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Dominque Browning  

Memoirist & Journalist, Environmental Advocate, Author of Slow Love

The former editor-in-chief of House & Garden, and the first woman to break the glass ceiling at Newsweek, Dominique Browning is the author of three memoirs: Slow Love: How I Lost My Job, Put on My Pajamas, and Found Happiness (Atlas & Co., 2010); Paths of Desire: the Passion of a Suburban Gardener; and Around the House and In the Garden: a Memoir of Heartbreak, Healing, and Home Improvement. Browning also produced four books under the House & Garden brand: The House & Garden Book of Style, The Well-Lived Life, Gardens of Paradise, House of Worship.

Slow Love: How I Lost My Job, Put on My Pajamas, and Found Happiness is about reinventing oneself after a life collapse and learning to engage in the world in a meaningful way: “I was forced to slow down when I lost my job—and the journey of grieving and recovery is what my book is about. Slow living led me to falling in love with the world, experiencing what I think of as slow love.” Maira Kalman states, “There cannot be a person on earth who does not sometimes wonder what the purpose of their life is. Dominique Browning was lucky enough to get fired, so she had time to find out who she was or might be. And we are lucky that she was able to write (often with great humor) about her loss, her loves, her pajamas and ultimately, her return to life.” Browning has since started a blog site,, inspired by Slow Love, where she continues the conversation about speed bumps: “the ones that surprise and challenge us, and the ones we put there ourselves, with purposefulness.” The site is dedicated to learning how to appreciate the beauty of everyday moments—and taking time to share them with one another.

An environmental advocate, Browning writes a monthly column about environmental issues for the Environmental Defense Fund website entitled “Personal Nature: Dominique Browning’s distinctive take on all things environmental”. As Browning describes, “It is only a small leap from caring about what’s going on in a garden to caring about what’s going on in the larger environment….I see how we disconnect, want to change the subject, turn back to tending our small patches of earth. We want to be able to take the health of our planet for granted. But environmental issues are hitting the very place we want to feel safest: home. Home ought to be a sacred place of retreat, rest, and peace. It won’t continue to be if we turn our backs on the world. This new column was born in the spirit of paying attention, talking about what we can do now. It isn’t enough to turn off the lights and turn down the thermostat—all those tiny, individual actions are necessary, but not sufficient. We have to turn to leaders with the vision and muscle to make change.” Through the EDF, Browning has founded Mom’s Clean Air Force, an organization to engage mothers on air pollution as a health issue, rather than an environmental issue.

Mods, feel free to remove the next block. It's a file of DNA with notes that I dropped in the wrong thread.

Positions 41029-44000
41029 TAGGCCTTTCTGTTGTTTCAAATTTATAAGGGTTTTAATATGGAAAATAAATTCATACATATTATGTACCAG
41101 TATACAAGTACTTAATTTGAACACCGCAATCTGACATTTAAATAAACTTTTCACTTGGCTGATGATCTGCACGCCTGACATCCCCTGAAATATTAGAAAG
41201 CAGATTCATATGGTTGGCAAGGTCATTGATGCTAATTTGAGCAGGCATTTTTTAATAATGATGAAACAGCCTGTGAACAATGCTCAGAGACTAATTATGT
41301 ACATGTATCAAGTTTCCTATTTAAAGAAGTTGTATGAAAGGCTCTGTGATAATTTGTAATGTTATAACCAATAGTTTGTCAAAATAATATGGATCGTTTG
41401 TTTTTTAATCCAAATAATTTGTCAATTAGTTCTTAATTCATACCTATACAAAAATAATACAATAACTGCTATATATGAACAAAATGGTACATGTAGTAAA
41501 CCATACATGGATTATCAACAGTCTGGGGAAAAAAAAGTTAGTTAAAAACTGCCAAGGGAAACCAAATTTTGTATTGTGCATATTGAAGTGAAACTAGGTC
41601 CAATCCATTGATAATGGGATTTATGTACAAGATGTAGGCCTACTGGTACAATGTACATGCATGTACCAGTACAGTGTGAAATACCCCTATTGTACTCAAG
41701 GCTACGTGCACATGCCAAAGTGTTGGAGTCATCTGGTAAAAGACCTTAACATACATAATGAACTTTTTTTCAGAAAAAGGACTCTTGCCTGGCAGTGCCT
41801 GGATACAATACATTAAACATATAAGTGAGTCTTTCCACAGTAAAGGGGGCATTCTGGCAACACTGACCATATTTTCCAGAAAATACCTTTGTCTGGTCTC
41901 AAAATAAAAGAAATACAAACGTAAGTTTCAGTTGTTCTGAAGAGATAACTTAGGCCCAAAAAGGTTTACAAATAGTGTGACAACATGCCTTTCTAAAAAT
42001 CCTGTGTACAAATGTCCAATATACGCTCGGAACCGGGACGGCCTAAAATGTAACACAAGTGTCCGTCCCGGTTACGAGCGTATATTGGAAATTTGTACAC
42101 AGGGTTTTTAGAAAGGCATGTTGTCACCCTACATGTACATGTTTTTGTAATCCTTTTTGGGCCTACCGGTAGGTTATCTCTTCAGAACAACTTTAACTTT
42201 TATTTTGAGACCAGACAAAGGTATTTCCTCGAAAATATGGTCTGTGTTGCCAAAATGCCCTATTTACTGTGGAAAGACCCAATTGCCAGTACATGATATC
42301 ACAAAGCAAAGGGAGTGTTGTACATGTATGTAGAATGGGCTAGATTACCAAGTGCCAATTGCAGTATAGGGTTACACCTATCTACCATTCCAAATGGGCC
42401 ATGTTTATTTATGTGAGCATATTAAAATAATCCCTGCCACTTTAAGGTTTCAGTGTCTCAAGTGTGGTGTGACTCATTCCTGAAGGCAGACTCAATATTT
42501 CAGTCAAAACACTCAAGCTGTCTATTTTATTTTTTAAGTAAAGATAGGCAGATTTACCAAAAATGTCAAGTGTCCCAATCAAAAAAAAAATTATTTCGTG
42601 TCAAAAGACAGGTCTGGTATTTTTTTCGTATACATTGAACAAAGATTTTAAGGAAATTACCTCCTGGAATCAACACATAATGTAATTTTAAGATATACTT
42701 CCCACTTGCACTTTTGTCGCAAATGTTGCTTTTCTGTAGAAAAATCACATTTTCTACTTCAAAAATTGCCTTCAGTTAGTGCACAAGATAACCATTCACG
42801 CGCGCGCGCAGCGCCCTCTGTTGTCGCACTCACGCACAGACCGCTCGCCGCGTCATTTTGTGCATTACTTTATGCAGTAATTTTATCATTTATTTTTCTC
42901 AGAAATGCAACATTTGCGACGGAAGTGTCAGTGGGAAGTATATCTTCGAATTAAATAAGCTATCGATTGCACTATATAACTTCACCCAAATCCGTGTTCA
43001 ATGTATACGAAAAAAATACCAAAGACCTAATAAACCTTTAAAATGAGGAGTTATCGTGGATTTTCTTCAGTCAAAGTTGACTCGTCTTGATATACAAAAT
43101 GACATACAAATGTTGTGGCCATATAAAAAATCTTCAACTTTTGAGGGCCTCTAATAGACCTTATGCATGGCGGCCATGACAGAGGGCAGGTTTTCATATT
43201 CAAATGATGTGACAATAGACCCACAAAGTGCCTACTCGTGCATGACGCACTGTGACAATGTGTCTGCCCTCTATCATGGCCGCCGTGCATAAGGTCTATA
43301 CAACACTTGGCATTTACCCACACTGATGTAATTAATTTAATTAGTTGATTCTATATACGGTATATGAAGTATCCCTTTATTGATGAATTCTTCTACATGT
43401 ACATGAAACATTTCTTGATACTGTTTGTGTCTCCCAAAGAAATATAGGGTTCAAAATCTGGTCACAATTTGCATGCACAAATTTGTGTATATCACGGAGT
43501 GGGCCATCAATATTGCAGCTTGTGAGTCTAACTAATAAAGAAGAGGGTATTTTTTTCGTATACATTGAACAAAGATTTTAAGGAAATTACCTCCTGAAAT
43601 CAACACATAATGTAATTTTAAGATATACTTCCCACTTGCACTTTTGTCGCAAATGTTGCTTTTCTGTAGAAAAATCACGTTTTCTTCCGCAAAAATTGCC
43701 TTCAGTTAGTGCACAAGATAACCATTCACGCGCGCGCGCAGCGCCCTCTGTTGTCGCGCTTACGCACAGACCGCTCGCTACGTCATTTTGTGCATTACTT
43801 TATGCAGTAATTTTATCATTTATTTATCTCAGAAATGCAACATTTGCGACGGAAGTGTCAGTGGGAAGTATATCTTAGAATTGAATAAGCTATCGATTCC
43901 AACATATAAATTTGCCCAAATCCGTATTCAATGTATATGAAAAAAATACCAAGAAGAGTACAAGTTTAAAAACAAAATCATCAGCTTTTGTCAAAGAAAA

A writer, editor, and consultant in the newspaper and magazine fields until November 2007, Browning was the editor-in-chief of House & Garden, a magazine of 950,000 readers. Browning began her career in 1977 working at Savvy and American Photographer magazines. In 1979 she became an associate literary editor at Esquire magazine. She then became the executive editor of Texas Monthly based in Austin, Texas. She went on to break the glass ceiling at Newsweek, becoming the first woman at any news magazine to be appointed an assistant managing editor. Browning left journalism for several years to be a founding partner of Edison Schools, a company set up to privately manage public schools. She went to Mirabella magazine as editor-in-chief before joining Conde Nast. Browning has worked with and written for The New York Times, The Wall Street Journal, New York magazine, O, the Oprah magazine, Departures, Food & Wine, Travel & Leisure, Body + Soul, Wired and On Topic, among others.

Browning graduated from Wesleyan University in 1977 with a major in Philosophy, Literature, and History. She is a classically trained pianist and also performed with Wesleyan’s Javanese Gamelan orchestra. She is the mother of two sons and lives in New York and Rhode Island.


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